I’ve had a lot of success in Europe and a lot of popularity in France. I was playing at the Cannes Film Festival and a woman who saw me there booked me for the party. I got to perform for the president of Italy and the French ambassador to Rome. It was very exciting! I’m really encouraged by how much the French really love me. I think they relate to the elements of burlesque. They like it when you’re bold and opinionated. I think they even embraced George Bush at first with his big ol’ cowboy hat — until they found out he was a big fat liar.
Why do you think the gay community has embraced you so much?
Because I’m bisexual. I feel like I’m part of the community, too. But beyond that — I think I’m appreciated by the queer community because I’m a survivor. My father was in prison. My mother was verbally abusive and she taught me how to shoplift. If I got her good things she was loving and sweet — if I didn’t I got the cold shoulder. I’ve had to work through a lot. Sex work is how I financed my musical career. In spite of my hardships, I’ve survived. I think the gay community embraces those who have overcome the odds.
How does it feel to be over 40?
It feels really good. Once you’re over 40 you’re comfy in your own skin and not trying to impress people. I think you’re happier with who you are. Personally, I feel I’ve gotten better with music and my voice is the best it has been to date.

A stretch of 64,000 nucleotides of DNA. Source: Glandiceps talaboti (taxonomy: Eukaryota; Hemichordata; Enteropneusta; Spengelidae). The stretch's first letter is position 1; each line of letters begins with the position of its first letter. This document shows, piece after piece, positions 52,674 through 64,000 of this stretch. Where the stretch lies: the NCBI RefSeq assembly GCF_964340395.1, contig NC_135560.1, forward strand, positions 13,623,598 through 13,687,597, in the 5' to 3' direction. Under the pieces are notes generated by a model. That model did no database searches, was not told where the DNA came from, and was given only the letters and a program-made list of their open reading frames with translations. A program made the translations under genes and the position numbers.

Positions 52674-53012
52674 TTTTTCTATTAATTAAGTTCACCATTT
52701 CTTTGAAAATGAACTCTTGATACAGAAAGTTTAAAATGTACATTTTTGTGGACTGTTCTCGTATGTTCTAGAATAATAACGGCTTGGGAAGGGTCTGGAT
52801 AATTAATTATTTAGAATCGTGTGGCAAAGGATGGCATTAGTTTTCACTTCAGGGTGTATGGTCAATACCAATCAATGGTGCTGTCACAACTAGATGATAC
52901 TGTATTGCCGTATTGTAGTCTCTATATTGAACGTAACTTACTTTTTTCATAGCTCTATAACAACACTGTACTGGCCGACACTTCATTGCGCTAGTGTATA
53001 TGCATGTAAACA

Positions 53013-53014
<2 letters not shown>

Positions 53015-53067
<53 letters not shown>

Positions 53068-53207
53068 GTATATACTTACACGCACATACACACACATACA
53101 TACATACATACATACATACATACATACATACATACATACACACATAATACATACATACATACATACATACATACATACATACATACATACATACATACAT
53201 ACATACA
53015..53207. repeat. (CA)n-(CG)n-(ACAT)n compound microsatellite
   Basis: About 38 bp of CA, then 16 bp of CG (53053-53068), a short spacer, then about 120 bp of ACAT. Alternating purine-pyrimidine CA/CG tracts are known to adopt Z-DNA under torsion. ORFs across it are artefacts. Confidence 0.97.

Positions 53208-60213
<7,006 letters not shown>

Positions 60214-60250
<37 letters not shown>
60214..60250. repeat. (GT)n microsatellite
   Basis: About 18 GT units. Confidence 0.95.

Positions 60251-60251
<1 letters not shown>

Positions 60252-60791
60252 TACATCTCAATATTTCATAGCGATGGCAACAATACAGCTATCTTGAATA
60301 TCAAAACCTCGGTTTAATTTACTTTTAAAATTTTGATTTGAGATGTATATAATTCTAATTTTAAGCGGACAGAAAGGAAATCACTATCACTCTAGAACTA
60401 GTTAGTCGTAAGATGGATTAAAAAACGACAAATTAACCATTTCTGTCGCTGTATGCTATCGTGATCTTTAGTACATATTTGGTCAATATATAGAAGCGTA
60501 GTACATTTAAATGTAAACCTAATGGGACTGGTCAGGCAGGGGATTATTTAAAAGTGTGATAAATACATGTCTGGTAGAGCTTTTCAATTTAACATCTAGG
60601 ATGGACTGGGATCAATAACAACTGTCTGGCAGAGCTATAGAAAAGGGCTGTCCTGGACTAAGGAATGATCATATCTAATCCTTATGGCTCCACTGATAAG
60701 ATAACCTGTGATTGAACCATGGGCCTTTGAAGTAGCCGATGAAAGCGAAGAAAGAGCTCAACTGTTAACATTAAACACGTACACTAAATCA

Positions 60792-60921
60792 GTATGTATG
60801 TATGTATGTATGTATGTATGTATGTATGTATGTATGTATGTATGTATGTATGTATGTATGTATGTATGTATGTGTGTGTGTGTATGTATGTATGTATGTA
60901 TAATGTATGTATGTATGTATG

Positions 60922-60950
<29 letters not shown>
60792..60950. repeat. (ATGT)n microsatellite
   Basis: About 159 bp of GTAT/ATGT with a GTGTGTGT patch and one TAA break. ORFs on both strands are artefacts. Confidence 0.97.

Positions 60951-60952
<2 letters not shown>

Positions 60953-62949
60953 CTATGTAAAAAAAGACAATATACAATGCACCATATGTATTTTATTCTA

I read in a press release that you had recorded a version of the song “Female Trouble” from the old John Waters film with Divine. It’s not on “Guitar’d and Feathered.” What happened?
When you record another artist’s material, you don’t have to get permission, you just have to send them the royalties. I’ve always been a big fan of John Waters, and I had his home address. So I wrote him and said how excited I was to include this on my new CD, and I asked him where I should send the royalty check? Ten days later I got a cease and desist order. He said in [an] interview that I didn’t go about it the right way and he wasn’t going to give me permission. I was shocked to see that he was so angry and bitter about the whole thing when I was always such a fan, and in my way, trying to pay homage to him. I got scared because he’s so sue-happy that I decided to drop it from the CD.
Do you think you’ll still be touring when you’re 60?
I hope so. I hope to be a little more choosey, though. Maybe I can have a regular gig at a hotel ballroom or something. The older I get the more taxing the touring becomes.
— Candye Kane plays Jack of the Wood in Asheville and The Double Door in Charlotte. See the “Out and About” calendar for details.